CAMPOS: America, after all, is a meritocracy, not an aristocracy. We have no princes of the royal blood, and whatever position a person enjoys in life must be earned. This, indeed, is the basis for one of the most common criticisms of affirmative action.... On the other hand, you have the career of William Kristol. Kristol, the son of neo-conservative doyen Irving Kristol, was just fired by The New York Times.... Nothing illustrated Kristol's influence and importance better than the Times' decision to add him to their Op-Ed page. As his previous stint at Time magazine had already demonstrated, Kristol was a horrible columnist. His writing was boring, he made a lot of factual errors and his point of view was invariably about as surprising as that of a member of Stalin's Politburo. His work was, in the cruel but fair judgment of Salon's Glenn Greenwald, "sloppy, error-plagued and incomparably hackish."
So how did he end up with such a sweet gig? (Especially given that the Times already employed an incomparably more talented conservative columnist in the person of David Brooks.) The answer goes back to Farley's observation about the extreme nepotism of the contemporary right-wing media machine. Kristol may be an utter mediocrity, but he's an extraordinarily well-connected utter mediocrity.... Which brings me to this charming vignette, courtesy of blog commenter Harry Hopkins:
I remember back in the late 1990s, when Ira Katznelson, an eminent political scientist at Columbia, came to deliver a guest lecture. Prof. Katznelson described a lunch he had with Irving Kristol during the first Bush administration.
The talk turned to William Kristol, then Dan Quayle's chief of staff, and how he got his start in politics. Irving recalled how he talked to his friend Harvey Mansfield at Harvard, who secured William a place there as both an undergrad and graduate student; how he talked to Pat Moynihan, then Nixon's domestic policy adviser, and got William an internship at the White House; how he talked to friends at the RNC [Republican National Committee] and secured a job for William after he got his Harvard Ph.D.; and how he arranged with still more friends for William to teach at Penn and the Kennedy School of Government.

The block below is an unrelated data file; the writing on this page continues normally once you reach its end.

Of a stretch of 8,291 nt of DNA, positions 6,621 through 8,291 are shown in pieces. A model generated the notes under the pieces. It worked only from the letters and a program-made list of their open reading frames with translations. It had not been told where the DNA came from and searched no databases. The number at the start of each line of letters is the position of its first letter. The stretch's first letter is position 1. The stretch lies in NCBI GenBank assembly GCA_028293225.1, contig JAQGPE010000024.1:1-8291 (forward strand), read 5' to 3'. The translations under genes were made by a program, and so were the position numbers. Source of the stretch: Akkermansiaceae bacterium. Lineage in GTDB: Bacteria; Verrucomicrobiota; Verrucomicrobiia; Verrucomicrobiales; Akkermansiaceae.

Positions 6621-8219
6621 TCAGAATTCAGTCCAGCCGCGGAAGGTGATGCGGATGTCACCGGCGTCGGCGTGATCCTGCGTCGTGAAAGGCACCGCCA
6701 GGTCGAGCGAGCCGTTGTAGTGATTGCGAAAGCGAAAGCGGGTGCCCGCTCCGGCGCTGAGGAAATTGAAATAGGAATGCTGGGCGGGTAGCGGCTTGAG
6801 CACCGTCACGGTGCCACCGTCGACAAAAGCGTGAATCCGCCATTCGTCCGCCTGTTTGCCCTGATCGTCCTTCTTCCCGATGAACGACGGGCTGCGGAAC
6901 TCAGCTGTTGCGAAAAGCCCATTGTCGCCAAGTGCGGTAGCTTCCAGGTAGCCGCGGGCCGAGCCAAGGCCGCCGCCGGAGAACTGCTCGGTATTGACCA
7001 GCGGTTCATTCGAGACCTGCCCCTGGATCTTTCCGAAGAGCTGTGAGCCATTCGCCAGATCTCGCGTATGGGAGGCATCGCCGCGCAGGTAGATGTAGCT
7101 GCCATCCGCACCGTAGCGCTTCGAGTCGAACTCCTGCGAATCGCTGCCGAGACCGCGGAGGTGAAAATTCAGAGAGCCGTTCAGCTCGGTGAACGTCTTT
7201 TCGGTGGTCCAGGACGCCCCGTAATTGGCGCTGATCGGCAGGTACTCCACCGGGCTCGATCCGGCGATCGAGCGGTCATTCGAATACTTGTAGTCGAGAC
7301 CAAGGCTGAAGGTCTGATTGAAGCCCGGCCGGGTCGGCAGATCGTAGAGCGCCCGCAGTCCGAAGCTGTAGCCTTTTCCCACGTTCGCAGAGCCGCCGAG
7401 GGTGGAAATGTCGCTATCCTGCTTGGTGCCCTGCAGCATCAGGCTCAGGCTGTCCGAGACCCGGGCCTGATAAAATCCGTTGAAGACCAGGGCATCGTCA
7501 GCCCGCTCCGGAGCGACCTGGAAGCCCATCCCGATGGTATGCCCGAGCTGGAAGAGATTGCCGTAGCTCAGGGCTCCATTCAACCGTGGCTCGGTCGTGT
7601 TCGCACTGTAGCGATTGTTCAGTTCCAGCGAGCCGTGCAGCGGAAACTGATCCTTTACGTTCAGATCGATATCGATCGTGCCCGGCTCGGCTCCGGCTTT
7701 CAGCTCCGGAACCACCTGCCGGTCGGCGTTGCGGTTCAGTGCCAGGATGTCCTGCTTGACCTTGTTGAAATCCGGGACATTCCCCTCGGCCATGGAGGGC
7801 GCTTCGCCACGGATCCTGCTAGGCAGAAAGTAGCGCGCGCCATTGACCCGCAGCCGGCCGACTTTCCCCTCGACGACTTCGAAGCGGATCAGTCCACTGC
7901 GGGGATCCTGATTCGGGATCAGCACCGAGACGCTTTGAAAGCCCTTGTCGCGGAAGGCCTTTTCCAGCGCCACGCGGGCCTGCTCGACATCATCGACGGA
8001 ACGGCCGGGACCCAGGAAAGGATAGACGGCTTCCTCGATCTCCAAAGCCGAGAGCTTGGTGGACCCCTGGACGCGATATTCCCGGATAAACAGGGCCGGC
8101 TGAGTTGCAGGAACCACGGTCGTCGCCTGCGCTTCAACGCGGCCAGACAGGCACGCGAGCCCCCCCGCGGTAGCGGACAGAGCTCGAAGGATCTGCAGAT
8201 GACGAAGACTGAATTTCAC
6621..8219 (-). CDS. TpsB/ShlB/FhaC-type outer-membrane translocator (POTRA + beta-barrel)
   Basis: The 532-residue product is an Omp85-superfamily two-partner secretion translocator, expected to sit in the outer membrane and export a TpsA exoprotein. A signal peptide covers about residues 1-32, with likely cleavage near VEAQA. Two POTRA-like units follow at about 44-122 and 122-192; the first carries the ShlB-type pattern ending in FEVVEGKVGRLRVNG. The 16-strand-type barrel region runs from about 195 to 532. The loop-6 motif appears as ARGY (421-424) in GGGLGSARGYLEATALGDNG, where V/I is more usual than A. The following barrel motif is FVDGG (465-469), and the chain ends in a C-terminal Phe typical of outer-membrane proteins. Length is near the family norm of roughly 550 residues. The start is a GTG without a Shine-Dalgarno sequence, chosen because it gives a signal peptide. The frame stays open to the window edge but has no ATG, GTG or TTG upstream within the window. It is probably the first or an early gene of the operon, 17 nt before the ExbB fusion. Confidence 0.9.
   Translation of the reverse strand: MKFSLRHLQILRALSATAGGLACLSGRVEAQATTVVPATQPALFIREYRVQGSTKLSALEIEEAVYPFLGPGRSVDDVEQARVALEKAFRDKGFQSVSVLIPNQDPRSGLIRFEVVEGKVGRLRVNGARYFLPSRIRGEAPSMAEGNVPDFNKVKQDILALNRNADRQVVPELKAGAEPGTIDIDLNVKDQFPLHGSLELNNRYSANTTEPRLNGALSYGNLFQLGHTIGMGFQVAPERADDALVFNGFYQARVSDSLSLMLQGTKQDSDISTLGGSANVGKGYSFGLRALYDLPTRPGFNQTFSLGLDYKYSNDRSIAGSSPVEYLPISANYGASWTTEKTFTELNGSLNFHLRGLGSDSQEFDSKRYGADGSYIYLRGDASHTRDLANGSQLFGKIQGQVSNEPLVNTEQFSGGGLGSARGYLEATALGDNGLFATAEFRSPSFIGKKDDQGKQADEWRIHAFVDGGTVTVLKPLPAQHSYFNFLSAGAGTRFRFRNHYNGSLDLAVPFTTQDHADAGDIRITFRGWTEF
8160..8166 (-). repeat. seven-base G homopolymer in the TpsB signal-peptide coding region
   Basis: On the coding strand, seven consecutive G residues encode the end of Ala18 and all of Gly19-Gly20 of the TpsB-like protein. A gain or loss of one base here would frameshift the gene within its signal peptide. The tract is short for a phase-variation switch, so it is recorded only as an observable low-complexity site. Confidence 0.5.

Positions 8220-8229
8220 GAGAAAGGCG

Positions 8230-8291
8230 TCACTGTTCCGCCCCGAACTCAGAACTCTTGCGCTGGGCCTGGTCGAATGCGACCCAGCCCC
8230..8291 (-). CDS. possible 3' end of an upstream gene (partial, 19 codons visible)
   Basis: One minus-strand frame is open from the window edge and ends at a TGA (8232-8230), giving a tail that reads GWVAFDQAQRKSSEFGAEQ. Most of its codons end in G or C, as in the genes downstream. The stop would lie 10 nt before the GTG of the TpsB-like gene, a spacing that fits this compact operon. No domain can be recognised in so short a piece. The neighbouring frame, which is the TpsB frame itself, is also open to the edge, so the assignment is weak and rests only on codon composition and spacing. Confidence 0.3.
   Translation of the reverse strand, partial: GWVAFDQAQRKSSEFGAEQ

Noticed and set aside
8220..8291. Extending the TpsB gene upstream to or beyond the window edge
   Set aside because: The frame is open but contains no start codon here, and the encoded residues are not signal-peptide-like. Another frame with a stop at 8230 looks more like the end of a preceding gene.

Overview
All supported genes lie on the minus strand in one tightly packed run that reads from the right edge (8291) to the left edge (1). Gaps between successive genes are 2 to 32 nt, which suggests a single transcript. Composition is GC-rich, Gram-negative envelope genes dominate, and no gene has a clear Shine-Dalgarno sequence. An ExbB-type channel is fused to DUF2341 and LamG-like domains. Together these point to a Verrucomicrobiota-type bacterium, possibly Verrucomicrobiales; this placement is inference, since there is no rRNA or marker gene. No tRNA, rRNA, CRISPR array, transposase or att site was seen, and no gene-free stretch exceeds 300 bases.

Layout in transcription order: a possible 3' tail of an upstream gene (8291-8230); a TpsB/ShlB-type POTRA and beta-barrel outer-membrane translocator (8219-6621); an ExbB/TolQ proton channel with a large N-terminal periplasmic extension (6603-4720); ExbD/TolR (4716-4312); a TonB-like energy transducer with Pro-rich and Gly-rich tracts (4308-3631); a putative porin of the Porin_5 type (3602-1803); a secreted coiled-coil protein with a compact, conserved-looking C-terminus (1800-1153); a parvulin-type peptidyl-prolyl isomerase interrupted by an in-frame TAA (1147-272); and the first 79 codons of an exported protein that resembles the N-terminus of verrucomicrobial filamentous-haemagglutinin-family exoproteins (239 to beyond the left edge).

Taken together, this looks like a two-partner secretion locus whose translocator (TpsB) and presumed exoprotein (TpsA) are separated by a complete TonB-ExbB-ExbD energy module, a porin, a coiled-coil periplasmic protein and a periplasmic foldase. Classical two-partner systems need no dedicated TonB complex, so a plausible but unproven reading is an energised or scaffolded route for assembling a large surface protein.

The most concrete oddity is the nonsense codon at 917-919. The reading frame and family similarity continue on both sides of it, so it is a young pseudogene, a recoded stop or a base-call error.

With that, Prof. Katznelson recalled, he then asked Irving what he thought of affirmative action. 'I oppose it,' Irving replied. 'It subverts meritocracy.'
Many Republicans today have a different take on the desirability of meritocracy.
Great Power, Great Responsibility: The mistakes that our elites made... also have their roots in flaws that I think are somewhat more particular to this [meritocratic] elite... like an overweening faith in technology's capacity to master contingency, a widespread assumption that the future doesn't have much to learn from the past, and above all a peculiar combination of smartest-guys-in-the-room entitlement (don't worry, we deserve to be moving millions of dollars around on the basis of totally speculative models, because we got really high SAT scores) and ferocious, grasping competitiveness (because making ten million dollars isn't enough if somebody else from your Ivy League class is making more!). It's a combination, at its worst, that marries the kind of vaulting, religion-of-success ambitions (and attendant status anxieties) that you'd expect from a self-made man to the obnoxious entitlement you'd expect from a to-the-manor-born elite--without the sense of proportion and limits, of the possibility of tragedy and the inevitability of human fallibility, that a real self-made man would presumably gain from starting life at the bottom... and without, as well, the sense of history, duty, self-restraint, noblesse oblige and so forth that the old aristocrats were supposed to aspire to...
Re-Entering the Palin-Drome: Meritocracy, in practice, means the selection of the “best and the brightest”... by means of testing and scholastic hoop-jumping.... he big problems I have with meritocracy include: that it tells the chosen they are better than other people (in some objective sense), which is an anti-democratic ethos; that it very consciously separates our elite from the people, which isn’t healthy for democracy either; that it separates the elite from “real life” in a way that ill-prepares them for the reality that will inevitably smack them in the head one way or other; and that it selects for particular personality types that, while useful in an elite, need to be balanced with other personality types...